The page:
Pittsburgh mayoral candidate A.J. Richardson says he plans to plead guilty to DUI
April 4, 2013 6:20 AM
Pittsburgh mayoral candidate A.J. Richardson, during a March 17 debate.
Bob Donaldson / Post-Gazette
Democratic candidate for mayor of Pittsburgh A.J. Richardson greets reporters following his arraignment on DUI charges today.
By Liz Navratil and Alex Zimmerman Pittsburgh Post-Gazette
A.J. Richardson said he believes God supports his run for mayor and that his arrest early Wednesday morning on a DUI charge was part of a conspiracy to discredit him -- but he plans to plead guilty.
Mr. Richardson, 36, of Sheraden, gave an elaborate story about his arrest in the West End that changed throughout the day.
Officers from the city's Zone 6 station in the West End said they found him slumped over the wheel of a green minivan sitting in the middle of Steuben Street.
Richardson claims DUI arrest is 'strategic attack'
Pittsburgh mayoral candidate A.J. Richardson said this afternoon the DUI charge filed against him this morning was part of a conspiracy to end his campaign. (Video by Bob Donaldson; 4/3/2013)
Police said Mr. Richardson failed several roadside sobriety tests, referenced his run for mayor, and told officers who arrested him that they "should have some back bone and be a voice for the black people," according to a criminal complaint.
As he was preparing to the leave the Pittsburgh Municipal Courts Building following his arraignment Wednesday afternoon, Mr. Richardson said he was not asleep behind the wheel and he thinks that someone is watching him and tapping his phone.
"It's a weak, feeble attempt to discredit me," Mr. Richardson said.
Asked what actually happened, he paused for several seconds, teared up and said, "They were looking for something. I was not intoxicated. That's all I'll say."
About four hours later, before addressing a crowd gathered at the University of Pittsburgh for a mayoral debate, Mr. Richardson told the Pittsburgh Post-Gazette, "I had some drinks, a few drinks. I'm not going to get into the semantics of sobriety levels."
He said he plans to plead guilty because, "I think it's the honorable thing to do," but that shouldn't disqualify him from becoming mayor because, "It shows that he's human."
When Zone 6 Officers John Suzensky and Micah Anthony arrived at Steuben Street and the West End Circle at about 3 a.m., they found a man slumped inside a damaged minivan, according to the complaint.
Officer Anthony blew his horn several times, but the man inside the minivan did not respond, police said.
Officer Suzensky began yelling and tapping on the glass, trying to wake the man.
When the man, whom police later identified as Mr. Richardson, woke up, he was groggy, smelled of alcohol and struggled to pull out his driver's license, Officer Suzensky wrote.
He wrote that Mr. Richardson failed several sobriety tests and nearly fell over during two of them.
Officer Suzensky wrote that he and Officer Anthony asked for the car to be towed and noticed then that there appeared to be some damage to the front tire and rim, as if someone had struck something. Mr. Richardson said Wednesday afternoon that he had not been in an accident and did not further the explain the damage.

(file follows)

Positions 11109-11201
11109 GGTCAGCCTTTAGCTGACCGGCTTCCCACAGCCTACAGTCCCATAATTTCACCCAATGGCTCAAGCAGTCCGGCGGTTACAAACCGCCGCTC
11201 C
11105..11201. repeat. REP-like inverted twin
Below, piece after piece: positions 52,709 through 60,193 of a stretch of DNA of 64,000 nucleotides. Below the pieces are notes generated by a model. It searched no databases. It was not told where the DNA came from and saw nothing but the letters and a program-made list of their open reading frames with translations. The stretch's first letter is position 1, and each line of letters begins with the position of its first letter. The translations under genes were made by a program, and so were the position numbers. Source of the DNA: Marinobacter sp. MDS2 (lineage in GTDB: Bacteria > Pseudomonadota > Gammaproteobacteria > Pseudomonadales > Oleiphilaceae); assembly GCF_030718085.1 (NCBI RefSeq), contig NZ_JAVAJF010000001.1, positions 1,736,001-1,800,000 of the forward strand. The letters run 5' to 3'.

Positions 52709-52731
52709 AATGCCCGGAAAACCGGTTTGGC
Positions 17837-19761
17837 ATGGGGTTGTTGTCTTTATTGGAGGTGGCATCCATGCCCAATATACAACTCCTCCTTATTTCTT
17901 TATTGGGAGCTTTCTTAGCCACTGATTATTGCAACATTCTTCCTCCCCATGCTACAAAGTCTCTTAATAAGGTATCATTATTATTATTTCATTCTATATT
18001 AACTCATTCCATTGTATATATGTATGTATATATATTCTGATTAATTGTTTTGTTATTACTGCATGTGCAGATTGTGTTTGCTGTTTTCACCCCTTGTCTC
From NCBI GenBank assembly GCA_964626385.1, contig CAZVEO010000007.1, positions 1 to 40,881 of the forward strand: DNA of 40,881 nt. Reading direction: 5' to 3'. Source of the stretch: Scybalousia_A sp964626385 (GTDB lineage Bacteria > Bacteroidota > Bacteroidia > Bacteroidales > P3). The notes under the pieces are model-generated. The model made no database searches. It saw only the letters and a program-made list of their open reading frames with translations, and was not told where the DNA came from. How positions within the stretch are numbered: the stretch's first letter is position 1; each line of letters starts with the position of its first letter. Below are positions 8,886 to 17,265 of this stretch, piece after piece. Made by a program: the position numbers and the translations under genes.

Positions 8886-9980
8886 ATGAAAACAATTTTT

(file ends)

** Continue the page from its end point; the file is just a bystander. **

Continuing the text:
Shortly after the officers called for a tow, police transported Mr. Richardson to the special deployment division, where he refused to take a blood-alcohol test.
While he was there, Mr. Richardson "became verbally hostile, stating that he was going to be mayor repeatedly, and that he knew his rights and demanded to be released," Officer Suzensky wrote in the complaint. "When he was not, he made statements such as ... 'let me talk to someone who's in charge because y'all brothers are subservient to the white man.' He constantly stated ... 'you should have some back bone and be a voice for the black people.'"
All three officers involved in his arrest are black.
Zone 6 Commander Scott Schubert said Mr. Richardson's comments troubled Officer Suzensky.
"We're out here to be independent and to do our jobs and keep the community safe," the commander said. "You look at impaired driving, it affects everybody on the roadway. The fact that he was trying to use racism and comments like that were disingenuous to the officers."
Mr. Richardson, after he was released on his own recognizance, said officers mischaracterized his statements in the complaint.
In this case, Mr. Richardson faces one count of failing to have proper registration and one count of driving under the influence.
Commander Schubert said officers were permitted to arrest Mr. Richardson on the DUI charge even though the car was not moving when police arrived.
The commander said Mr. Richardson's presence in the driver's seat of the running car meant that he still had "physical control of that vehicle which means that he could leave at any time."
Wednesday morning's arrest was not the first for Mr. Richardson. Court records show that he pleaded guilty in Magisterial District Court to a summary harassment charge filed by the Pittsburgh police department in April 2012.
Commander Schubert said Mr. Richardson's arrest on Wednesday morning was like many others the zone has handled.
"We attempt to be impartial to anyone, regardless of who they are. We don't work in the form of politics or anything like that," the commander said. "To be honest with you, to us, this is just another arrest."
Later Wednesday night, Mr. Richardson apologized for his actions and said, "I shouldn't have been drinking ... it was senseless and reckless, it's not who I am."